Supreme Court rules Marcos to stay at cemetery for heroes

Font Size

By Kristine Joy V. Patag

THE SUPREME COURT (SC) on Tuesday ruled with finality on the petitions challenging its earlier decision that allowed the burial of late dictator Ferdinand E. Marcos Sr. at the country’s cemetery for heroes.

Supreme Court rules Marcos to stay at cemetery for heroes
Anti-Marcos activists shout slogans during a protest at the People Power monument in Quezon City on Nov. 30, 2016 against the burial of the late dictator Ferdinand E. Marcos at the heroes’ cemetery. Mr. Marcos was buried in a secretive ceremony on November 18, triggering street protests as opponents denounced what they said was the whitewashing of his brutal and corrupt rule. — AFP

Voting 10-5, the SC in full court junked the motions for reconsideration filed by petitioners asking the High Court to reverse its decision that junked filings for a halt order on the government’s planned burial of Mr. Marcos at the Libingan ng mga Bayani (LNMB), which was one of the campaign promises of President Rodrigo R. Duterte.

SC Spokesperson Theodore O. Te announced the final decision in a press briefing late afternoon yesterday, but gave no reason why the Court dismissed the motions for reconsideration.

In a controversial decision issued in November last year, the SC, voting 9-5, held: “…(there is) no clear constitutional or legal basis to hold that there was grave abuse of discretion amounting to lack or excess of jurisdiction which would justify the Court to interpose its authority to check and override an act entrusted to the judgment of another branch.”

Mr. Duterte, who has openly expressed admiration for the late strongman, said during this campaign that the burial of Mr. Marcos will bring “national healing.” The promise was later formalized in a memorandum dated Aug. 7 by Defense Secretary Delfin N. Lorenzana.

Seven petitions coming from various groups of human rights advocates and martial law victims were filed to stop the order.

The SC’s final decision was penned by Associate Justice Diosdado M. Peralta. Three new justices appointed by Mr. Duterte — Associate Justices Samuel R. Martires, Noel G. Tijam and Andres B. Reyes Jr. — all voted to dismiss the motions.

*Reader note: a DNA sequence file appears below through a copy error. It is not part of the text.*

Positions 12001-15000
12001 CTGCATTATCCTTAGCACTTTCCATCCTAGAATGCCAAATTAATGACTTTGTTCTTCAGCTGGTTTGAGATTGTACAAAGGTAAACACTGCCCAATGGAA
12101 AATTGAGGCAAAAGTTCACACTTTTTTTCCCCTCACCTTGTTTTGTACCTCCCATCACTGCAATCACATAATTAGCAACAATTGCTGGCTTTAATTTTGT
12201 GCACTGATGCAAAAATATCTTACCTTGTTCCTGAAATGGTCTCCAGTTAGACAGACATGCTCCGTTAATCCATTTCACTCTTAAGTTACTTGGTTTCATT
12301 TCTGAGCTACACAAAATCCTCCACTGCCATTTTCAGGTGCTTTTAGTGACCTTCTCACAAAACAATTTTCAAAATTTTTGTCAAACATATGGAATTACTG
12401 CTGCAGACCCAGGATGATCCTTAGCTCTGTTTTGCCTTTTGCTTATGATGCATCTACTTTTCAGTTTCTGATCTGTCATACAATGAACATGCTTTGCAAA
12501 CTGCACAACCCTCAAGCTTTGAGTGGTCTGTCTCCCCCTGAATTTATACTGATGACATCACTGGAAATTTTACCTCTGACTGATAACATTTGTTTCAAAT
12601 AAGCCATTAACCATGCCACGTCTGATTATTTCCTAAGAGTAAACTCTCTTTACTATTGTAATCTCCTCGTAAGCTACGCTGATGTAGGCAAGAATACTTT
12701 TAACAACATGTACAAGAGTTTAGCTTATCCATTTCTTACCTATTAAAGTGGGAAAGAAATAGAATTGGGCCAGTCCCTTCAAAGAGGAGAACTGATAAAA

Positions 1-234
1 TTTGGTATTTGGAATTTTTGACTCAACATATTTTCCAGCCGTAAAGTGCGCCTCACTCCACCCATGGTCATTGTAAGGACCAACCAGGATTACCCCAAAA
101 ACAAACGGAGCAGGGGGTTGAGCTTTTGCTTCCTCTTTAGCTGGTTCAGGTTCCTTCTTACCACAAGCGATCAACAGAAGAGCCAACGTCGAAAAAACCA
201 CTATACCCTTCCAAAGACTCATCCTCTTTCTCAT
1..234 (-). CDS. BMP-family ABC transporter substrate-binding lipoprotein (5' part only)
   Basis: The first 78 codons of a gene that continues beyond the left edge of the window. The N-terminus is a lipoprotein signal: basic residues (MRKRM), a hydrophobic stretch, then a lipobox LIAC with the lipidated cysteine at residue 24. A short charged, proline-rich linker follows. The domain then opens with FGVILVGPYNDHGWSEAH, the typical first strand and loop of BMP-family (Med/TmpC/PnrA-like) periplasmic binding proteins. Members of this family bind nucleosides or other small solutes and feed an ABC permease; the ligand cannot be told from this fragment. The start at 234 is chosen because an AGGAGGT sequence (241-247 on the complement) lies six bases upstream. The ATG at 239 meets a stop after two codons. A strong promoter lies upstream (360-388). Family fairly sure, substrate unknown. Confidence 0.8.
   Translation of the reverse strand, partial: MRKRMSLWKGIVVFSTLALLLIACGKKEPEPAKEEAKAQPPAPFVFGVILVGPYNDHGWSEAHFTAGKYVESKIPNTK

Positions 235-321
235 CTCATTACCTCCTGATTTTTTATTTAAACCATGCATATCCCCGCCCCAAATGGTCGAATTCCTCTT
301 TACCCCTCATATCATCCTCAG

Maintaining their dissent, as with the original decision, are Chief Justice Maria Lourdes Sereno, Senior Associate Justice Antonio T. Carpio, Marvic M.V.F. Leonen, Alfredo Benjamin S. Caguioa, and Francis H. Jardeleza

Ten days after the SC released the voting results in November last year, a “private ceremony” was held by the family of Mr. Marcos with the Armed Forces of the Philippines.

The remains of the late strongman were flown from Ilocos province, bailiwick of the family, to Taguig, Metro Manila. This, even before the decision was made final and was still subjected to the 15-day period given for petitioners to file their motion for reconsideration.

The burial, which came as a surprise to the public, was met by strong criticism from various sectors, including international group, and sparked protests across the capital.

Mr. Marcos, after ruling the country under martial law for 14 years, was ousted in 1986 through a peaceful revolution that has come to be known as the EDSA People Power Revolution. Left in the wake of his presidency were about 70,000 people detained, about 34,000 tortured, some 3,240 killed, and 398 enforced disappearances, according to an infographic released by the government’s Official Gazette.

Presidential Spokesperson Ernesto C. Abella, in a statement issued yesterday, said, “We acknowledge the decision of the Supreme Court as the final arbiter of all legal questions. We hope the matter… will finally be laid to rest, and that the country will move forward as one united nation working for a comfortable life for all, law and order, and lasting peace.” — with a report from Ian Nicolas P. Cigaral